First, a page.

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Romantic Nature, Raw Cultivation, and Verticality in “Landscape as Cult”

Romantic Nature, Raw Cultivation, and Verticality in “Landscape as Cult”

Landscape as Cult. Courtesy Bureau Europa

In light of the moment that we are in, we have been thinking of the mediums we use to edit, create, and relate to architecture as well as the ways that we stay connected. Although many exhibitions have closed their doors to visitors, their values are still present and they can be experienced in different ways. We invite you to join us as we explore a variety of possibilities and perspectives. 

Taking both local Dutch contexts and global crises, “Landscape as Cult. A Changing View on Our Nature,” the exhibition conceived at Bureau Europa raises—and asks again—important questions around how we connect to nature today. The horizontal platform of landscape is perhaps no longer enough. What can we learn from verticality? Where does social media and technology come into play? Below is a text by the organizers that explores the questions and perspectives behind the exhibition.

Ph. Courtesy Bureau Europa

The exhibition “Landscape as Cult. A Changing View on Our Nature” puts the people/landscape and culture/nature relationships into sharp focus. The stage for our actions has always been the landscape around us, but have we almost outgrown this podium? Given the increasing awareness of our disastrous treatment of nature, are we still able—or willing—to feel connected to it? Or are we more inclined to attract the landscape towards us, or even to spend more time in nature? 

Is the Oostvaardersplassen nature reserve a realistic representation of a typically Dutch landscape? How “Romantic” is our contemporary image of nature? Are we still self-reliant? Can technology and landscape architecture help us to reverse environmental decline?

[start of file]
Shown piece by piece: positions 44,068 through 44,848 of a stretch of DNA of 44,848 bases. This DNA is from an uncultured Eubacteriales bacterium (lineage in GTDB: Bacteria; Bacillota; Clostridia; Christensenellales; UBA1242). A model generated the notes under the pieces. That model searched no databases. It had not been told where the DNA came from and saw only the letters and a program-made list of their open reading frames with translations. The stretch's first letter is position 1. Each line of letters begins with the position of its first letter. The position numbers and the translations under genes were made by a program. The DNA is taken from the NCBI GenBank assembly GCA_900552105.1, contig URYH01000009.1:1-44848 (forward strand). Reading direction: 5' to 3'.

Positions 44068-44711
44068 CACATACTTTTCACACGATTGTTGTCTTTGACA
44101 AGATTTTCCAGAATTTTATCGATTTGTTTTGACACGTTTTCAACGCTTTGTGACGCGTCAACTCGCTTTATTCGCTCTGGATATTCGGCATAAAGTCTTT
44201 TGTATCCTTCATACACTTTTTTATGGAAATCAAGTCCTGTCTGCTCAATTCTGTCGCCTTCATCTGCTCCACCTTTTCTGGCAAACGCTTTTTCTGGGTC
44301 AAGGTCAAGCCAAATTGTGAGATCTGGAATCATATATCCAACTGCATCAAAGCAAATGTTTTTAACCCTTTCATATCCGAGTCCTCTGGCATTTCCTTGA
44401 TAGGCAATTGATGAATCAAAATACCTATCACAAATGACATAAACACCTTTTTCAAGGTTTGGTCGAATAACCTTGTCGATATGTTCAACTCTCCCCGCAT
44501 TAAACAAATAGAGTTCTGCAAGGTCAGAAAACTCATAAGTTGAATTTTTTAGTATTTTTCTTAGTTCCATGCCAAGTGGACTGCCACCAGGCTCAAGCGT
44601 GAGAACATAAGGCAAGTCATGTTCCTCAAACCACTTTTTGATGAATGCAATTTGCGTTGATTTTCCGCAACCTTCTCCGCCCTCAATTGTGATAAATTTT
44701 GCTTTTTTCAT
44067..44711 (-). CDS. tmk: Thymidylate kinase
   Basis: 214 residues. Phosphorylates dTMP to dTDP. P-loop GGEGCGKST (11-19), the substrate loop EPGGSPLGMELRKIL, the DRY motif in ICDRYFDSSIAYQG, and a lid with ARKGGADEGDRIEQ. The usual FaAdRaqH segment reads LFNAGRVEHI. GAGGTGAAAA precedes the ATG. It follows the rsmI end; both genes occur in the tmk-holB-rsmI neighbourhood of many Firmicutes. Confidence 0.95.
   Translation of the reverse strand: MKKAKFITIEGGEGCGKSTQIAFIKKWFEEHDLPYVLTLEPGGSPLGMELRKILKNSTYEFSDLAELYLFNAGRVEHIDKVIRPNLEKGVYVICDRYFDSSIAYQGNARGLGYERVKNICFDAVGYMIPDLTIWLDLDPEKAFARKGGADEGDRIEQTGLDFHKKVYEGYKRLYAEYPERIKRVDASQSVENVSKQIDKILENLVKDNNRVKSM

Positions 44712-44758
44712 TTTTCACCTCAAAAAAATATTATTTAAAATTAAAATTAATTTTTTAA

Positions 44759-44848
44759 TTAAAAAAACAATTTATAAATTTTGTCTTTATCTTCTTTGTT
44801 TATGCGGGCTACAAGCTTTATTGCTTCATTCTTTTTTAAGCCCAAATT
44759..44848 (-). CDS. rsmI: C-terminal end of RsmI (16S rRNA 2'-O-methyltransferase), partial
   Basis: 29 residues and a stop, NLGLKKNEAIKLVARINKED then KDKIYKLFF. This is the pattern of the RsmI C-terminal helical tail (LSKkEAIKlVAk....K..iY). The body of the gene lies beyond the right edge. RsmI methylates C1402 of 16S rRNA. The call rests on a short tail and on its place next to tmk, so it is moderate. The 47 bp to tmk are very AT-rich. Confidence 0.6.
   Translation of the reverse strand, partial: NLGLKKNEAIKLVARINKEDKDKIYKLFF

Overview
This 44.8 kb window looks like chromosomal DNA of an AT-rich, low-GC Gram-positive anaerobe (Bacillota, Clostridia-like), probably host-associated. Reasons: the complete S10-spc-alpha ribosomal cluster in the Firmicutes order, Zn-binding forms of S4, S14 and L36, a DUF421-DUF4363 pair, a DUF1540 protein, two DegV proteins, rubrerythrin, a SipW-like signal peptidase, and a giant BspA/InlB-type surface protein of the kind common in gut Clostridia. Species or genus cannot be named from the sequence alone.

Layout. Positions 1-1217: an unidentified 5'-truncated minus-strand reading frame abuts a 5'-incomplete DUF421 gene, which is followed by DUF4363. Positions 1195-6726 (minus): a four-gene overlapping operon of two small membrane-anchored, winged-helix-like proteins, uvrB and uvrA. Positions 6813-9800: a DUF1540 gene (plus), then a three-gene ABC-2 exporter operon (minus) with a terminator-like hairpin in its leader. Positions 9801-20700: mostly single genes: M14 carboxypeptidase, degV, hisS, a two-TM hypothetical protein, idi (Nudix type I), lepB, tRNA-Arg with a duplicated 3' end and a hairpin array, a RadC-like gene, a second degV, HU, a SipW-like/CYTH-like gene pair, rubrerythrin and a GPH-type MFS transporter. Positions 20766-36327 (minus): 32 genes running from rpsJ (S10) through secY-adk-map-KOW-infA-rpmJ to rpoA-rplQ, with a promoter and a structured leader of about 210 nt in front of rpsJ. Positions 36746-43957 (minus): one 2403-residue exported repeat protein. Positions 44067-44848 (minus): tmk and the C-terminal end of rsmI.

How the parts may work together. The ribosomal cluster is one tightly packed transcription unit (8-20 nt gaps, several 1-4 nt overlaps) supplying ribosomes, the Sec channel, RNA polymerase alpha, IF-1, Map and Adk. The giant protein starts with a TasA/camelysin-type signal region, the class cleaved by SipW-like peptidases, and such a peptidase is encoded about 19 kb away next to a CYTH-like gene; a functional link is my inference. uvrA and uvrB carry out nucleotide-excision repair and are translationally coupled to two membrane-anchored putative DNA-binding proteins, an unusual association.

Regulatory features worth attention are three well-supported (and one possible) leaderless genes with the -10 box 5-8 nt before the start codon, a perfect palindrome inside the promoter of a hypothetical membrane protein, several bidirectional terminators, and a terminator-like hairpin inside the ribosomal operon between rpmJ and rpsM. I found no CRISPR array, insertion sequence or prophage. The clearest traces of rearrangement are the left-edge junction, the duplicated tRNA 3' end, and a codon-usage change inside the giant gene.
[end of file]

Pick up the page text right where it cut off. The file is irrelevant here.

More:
This exhibition pits the Romantic experience of nature against the raw reality of cultivation. Landscape architecture is traditionally a historical analysis: a spatial design that strikes the right balance between ecology, biodiversity, and culture. But what happens when instead of tackling the landscape horizontally you construct it vertically, from archaeology to satellite? What layers does it reveal and what meanings do we find embedded in the nature around us? 

Ph. Courtesy Bureau Europa

We examine our stewardship of planet Earth by looking at some notable figures who have changed our thinking forever, such as Eugene Dubois and Ian McHarg; by reflecting on the dying coral reefs as presented in Teatro Della Terra Alienata (Theatre of The Alienated Land), the prize-winning Australian pavilion at the Milan Architecture Triennale; and by critically reflecting on our societal image of nature.

Ph. Courtesy Bureau Europa

DATES: November 28, 2019 – May 3, 2020 / LOCATION: Bureau Europa, platform for architecture and design /  FEATURING: Jean-Baptiste Castel  |  Benjamin Earl  |  Fabrique & Q42  |  Tracy Fullerton  |  Grandeza + Bajeza (Amaia Sanchez-Velasco, Jorge Valiente Oriol, Gonzalo Valiente &Miguel Rodriguez-Casellas, University of Technology Sydney)  |  Lodovica Guarnieri & Gabriela Baka  | Marie-José Jongerius  |  Chris Kore  |  Pascal Leboucq & Nieuwe Helden  |  Arjen de Leeuw  |  LOLA Landscape Architects & Piet Oudolf & Deltavormgroep  |  Next Architects & H+N+S Landscape Architects  |  Giacomo Nanni & Julian Peschel  |  RAAAF  |  Dirk Sijmons  |  Studio Marco Vermeulen  |  WEST8 / CURATOR:Saskia van Stein / CO-CURATOR: Remco Beckers / GRAPHIC IDENTITY: Nina van Tuikwerd  / TEXT: Intro, NESS; Text, edited from the press release by NESS.  

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